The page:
Rik Edgar believes the Peoria Civic Center holds the key to the city’s economic revival after the COVID-19 pandemic – but only if it can survive the next two months.
“We are working really hard; you have a lot of hard-working people here who want nothing more than get back doing shows,” said Edgar, the Civic Center’s general manager. “And we need some help to get us back to the other side of this.”
Edgar said the Civic Center had a $700,000 positive balance on March 13, when pandemic-related emergency orders stopped gatherings of more than 50 people and forced the venue to close. Since then, three rounds of layoffs have reduced the staff to 16 people – all of whom have taken pay cuts.
Now, Edgar said the Civic Center only has enough money to cover its expenses for the next 60 days. He is asking for $3.8 million in federal or local relief to keep the venue afloat for the next year.
“The reality is we are the economic epicenter of the downtown area, and it’s not just us asking to keep us employed, which we all have a personal interest in, because it’s a human issue,” said Edgar. “But we’re also saying that we need to be here because we’re definitely going to be the center of the recovery. We just need the support to get us to that point.”
Beginning Tuesday, the outside of the Civic Center will be lit up in red for 24 hours as part of a nationwide “Red Alert” campaign to build public support for federal legislation aimed at providing relief for live event venues.
“When we’re closed, we still have rent, we still have utilities, we still have payroll, we still pay our taxes, we still have insurance. All of these things keep coming in on a monthly basis,” said Edgar. “We’ve just lost the revenue opportunity to counter that.”
According to Edgar, the Civic Center took in $27 million in the last fiscal year, making it Illinois’ largest live event and concert center outside of the Chicago area. Edgar added the Civic Center’s symbiotic link to downtown hospitality businesses is critical to the area’s economic viability – and a concert venue has no alternate means of making money.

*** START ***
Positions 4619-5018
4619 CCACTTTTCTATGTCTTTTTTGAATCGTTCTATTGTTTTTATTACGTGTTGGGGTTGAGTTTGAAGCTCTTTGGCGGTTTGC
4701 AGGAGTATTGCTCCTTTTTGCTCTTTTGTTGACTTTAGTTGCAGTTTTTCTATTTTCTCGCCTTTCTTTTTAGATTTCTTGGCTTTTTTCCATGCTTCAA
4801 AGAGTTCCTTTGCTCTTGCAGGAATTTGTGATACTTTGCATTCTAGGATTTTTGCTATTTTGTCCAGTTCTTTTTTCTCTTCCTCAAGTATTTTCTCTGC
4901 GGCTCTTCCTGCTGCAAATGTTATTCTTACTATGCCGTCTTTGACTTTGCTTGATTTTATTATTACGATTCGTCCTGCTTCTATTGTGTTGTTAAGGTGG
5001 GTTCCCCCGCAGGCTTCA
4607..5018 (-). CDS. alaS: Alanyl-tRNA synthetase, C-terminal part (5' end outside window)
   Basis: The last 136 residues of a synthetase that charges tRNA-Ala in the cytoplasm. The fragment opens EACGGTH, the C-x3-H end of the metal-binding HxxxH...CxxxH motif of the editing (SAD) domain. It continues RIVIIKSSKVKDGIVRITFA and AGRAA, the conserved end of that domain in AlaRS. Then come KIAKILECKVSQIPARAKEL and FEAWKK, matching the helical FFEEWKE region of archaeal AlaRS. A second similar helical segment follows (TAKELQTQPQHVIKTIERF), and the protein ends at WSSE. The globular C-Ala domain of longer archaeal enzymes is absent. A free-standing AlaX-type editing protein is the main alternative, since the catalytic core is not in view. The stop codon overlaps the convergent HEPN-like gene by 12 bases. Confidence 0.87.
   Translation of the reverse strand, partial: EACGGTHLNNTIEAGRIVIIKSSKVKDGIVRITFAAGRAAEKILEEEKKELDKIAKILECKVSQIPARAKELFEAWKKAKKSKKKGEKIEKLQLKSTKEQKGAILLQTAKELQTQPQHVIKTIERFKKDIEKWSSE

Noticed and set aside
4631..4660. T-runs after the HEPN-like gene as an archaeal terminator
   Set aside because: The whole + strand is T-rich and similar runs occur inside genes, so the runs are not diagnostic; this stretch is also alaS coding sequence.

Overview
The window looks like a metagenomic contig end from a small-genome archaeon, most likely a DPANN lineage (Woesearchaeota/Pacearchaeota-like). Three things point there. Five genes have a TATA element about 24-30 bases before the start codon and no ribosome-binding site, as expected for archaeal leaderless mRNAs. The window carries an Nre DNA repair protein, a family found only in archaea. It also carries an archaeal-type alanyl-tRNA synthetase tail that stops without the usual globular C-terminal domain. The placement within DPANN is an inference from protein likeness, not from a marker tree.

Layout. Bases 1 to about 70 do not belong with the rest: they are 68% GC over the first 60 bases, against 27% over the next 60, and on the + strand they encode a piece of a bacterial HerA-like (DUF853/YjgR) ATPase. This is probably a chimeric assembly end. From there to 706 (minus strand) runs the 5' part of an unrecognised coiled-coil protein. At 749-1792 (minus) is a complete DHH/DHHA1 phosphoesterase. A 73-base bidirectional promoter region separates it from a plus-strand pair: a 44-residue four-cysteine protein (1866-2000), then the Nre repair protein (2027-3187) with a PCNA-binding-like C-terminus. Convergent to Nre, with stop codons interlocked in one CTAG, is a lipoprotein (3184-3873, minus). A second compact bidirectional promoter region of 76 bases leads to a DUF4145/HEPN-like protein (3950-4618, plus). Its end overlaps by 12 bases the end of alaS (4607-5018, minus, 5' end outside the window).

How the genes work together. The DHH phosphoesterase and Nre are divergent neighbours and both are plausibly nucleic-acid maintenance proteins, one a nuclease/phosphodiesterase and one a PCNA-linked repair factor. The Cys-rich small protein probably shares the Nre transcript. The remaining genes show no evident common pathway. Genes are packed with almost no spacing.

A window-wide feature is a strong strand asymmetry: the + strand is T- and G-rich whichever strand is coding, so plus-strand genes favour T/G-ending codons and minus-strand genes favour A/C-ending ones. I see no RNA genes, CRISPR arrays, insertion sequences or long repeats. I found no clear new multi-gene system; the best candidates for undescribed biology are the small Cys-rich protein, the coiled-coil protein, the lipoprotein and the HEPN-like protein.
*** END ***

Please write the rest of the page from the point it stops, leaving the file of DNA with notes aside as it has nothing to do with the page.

“Unfortunately, unlike other businesses, we don’t have take-out. So, if we don’t have large gatherings of people, we can’t generate revenue,” he said. “The subsidy that we get from the city, which is based on hotel-motel tax, that also stopped because folks stopped staying in the hotels in the downtown area.
“So, the entire business model here is we feed each other: we have events, people eat the restaurants, stay at our hotels, and that’s how we are able to make our business work.”
Edgar said downtown restaurant owners have told him they have seen revenues decrease 50-75% since the Civic Center closed.
“Very quietly, we kind of go about our business; we’re the ‘fun’ industry on the outside,” he said. “But for every dollar spent at a venue, there’s $12 spent in the community. ... Just on ticket sales alone in Peoria, last fiscal year we did just under $15 million.
“If you use that calculator, that means $150 million was coming into Peoria based on what we did here, at just this one location. If the location doesn't exist, the restaurants and the hotels specifically start to go away. That reality, that’s why you live in a community: to be able to have amenities, and the amenities start falling when the Civic Center isn’t here.”
Edgar thinks there are ways the Civic Center can get financial support from Peoria, even with the city mired in a budget crisis of its own.
“We’ve had a good history of paying back any debt, so it may be borrowing money on a loan to extend out our time to get us through this period,” he said, acknowledging the Civic Center has been awarded a $25 million grant from the state for renovations and other improvements.
The “Live Events Industry is on Red Alert” drive is urging people to pressure Congress for passage of the Restart Act, and the $10 billion Save Our Stages Act. Edgar said a petition supporting the Save Our Stages Act has received 1.5 million signatures, including those of entertainers Billy Joel, Foo Fighters and Lady Gaga.
Edgar said if the Civic Center can get the $3.8 million it needs, it will be a better and stronger venue when it reopens after the pandemic subsides.
“The inventory of shows is going to be there; there’s a lot of entertainers that want to go out on the road. But until they can put a national tour together, they’re kind of staying home right now,” he said. “So, the thought is that we could get us through a full year with that amount of money and be able to pay our bills.”
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